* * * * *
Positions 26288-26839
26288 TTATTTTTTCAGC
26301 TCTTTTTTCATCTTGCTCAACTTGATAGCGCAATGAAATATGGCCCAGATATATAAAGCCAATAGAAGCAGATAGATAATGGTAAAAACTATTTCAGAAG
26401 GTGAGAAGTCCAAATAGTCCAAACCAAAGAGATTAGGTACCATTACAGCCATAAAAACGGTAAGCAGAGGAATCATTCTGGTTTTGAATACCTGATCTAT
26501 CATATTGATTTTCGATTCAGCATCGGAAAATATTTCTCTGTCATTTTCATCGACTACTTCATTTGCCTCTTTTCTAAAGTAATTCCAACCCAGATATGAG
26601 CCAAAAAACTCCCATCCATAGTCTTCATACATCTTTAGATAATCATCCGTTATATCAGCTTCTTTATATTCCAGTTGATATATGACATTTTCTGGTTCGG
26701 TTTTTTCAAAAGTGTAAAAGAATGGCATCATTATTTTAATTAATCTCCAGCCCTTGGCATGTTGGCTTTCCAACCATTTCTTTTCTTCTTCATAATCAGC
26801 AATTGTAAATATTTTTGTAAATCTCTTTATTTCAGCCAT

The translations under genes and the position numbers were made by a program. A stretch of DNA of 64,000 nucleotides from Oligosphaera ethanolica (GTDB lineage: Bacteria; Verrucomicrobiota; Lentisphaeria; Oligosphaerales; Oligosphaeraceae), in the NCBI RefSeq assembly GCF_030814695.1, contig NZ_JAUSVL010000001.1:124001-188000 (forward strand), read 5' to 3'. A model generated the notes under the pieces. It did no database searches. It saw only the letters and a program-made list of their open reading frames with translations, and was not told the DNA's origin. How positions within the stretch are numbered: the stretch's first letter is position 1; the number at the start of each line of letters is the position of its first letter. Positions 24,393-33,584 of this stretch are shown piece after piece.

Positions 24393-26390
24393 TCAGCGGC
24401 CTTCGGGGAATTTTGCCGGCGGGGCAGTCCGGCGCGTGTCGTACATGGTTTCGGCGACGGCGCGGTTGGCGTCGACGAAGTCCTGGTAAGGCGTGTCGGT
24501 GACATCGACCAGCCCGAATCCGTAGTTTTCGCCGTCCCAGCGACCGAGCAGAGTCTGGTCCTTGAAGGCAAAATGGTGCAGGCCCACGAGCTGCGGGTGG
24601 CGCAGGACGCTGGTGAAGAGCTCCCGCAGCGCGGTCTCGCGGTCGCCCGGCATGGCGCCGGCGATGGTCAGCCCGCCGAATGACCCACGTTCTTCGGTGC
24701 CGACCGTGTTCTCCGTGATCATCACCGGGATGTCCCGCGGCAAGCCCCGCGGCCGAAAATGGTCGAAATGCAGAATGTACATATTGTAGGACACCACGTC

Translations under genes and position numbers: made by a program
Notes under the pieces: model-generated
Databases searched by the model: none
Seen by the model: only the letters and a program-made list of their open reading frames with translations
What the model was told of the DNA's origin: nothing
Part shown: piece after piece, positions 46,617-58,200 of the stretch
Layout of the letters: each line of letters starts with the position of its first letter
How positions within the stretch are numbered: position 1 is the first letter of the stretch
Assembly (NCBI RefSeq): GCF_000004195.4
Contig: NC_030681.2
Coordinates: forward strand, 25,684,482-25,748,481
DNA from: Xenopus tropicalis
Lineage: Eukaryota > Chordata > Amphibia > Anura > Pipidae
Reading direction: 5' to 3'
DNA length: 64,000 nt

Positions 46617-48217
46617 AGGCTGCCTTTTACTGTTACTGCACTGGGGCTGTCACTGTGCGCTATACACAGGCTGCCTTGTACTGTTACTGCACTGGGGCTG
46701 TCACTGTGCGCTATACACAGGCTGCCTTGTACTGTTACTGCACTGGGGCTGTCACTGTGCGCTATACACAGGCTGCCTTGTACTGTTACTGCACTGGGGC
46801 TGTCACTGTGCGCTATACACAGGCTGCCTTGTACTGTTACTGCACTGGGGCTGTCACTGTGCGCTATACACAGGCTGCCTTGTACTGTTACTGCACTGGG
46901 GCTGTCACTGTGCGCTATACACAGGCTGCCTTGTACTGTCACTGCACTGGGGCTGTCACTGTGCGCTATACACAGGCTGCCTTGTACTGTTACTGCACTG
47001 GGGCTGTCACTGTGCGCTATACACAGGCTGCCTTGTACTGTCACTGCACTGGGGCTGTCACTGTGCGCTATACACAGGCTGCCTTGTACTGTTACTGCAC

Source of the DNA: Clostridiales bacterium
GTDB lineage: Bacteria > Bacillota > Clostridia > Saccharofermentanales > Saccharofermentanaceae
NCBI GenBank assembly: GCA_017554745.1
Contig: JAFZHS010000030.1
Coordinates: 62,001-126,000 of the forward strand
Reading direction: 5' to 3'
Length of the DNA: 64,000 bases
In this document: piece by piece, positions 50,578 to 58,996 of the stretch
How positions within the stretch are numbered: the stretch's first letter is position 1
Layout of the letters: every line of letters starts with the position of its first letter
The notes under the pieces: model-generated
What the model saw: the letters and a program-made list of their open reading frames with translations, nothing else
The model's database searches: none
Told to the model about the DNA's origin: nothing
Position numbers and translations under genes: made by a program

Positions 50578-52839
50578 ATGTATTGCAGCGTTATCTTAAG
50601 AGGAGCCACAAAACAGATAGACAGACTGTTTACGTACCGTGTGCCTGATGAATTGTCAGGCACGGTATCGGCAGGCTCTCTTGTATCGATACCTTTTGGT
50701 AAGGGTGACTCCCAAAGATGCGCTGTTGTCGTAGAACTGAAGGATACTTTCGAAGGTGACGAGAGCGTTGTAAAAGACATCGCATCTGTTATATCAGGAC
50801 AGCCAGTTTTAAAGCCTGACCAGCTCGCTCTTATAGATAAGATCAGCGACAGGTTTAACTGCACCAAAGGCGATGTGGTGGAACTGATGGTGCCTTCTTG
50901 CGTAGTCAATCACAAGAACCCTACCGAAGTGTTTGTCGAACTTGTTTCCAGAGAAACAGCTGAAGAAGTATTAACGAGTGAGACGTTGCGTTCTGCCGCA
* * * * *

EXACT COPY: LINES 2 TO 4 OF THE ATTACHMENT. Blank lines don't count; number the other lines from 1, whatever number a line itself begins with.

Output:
26288 TTATTTTTTCAGC
26301 TCTTTTTTCATCTTGCTCAACTTGATAGCGCAATGAAATATGGCCCAGATATATAAAGCCAATAGAAGCAGATAGATAATGGTAAAAACTATTTCAGAAG
26401 GTGAGAAGTCCAAATAGTCCAAACCAAAGAGATTAGGTACCATTACAGCCATAAAAACGGTAAGCAGAGGAATCATTCTGGTTTTGAATACCTGATCTAT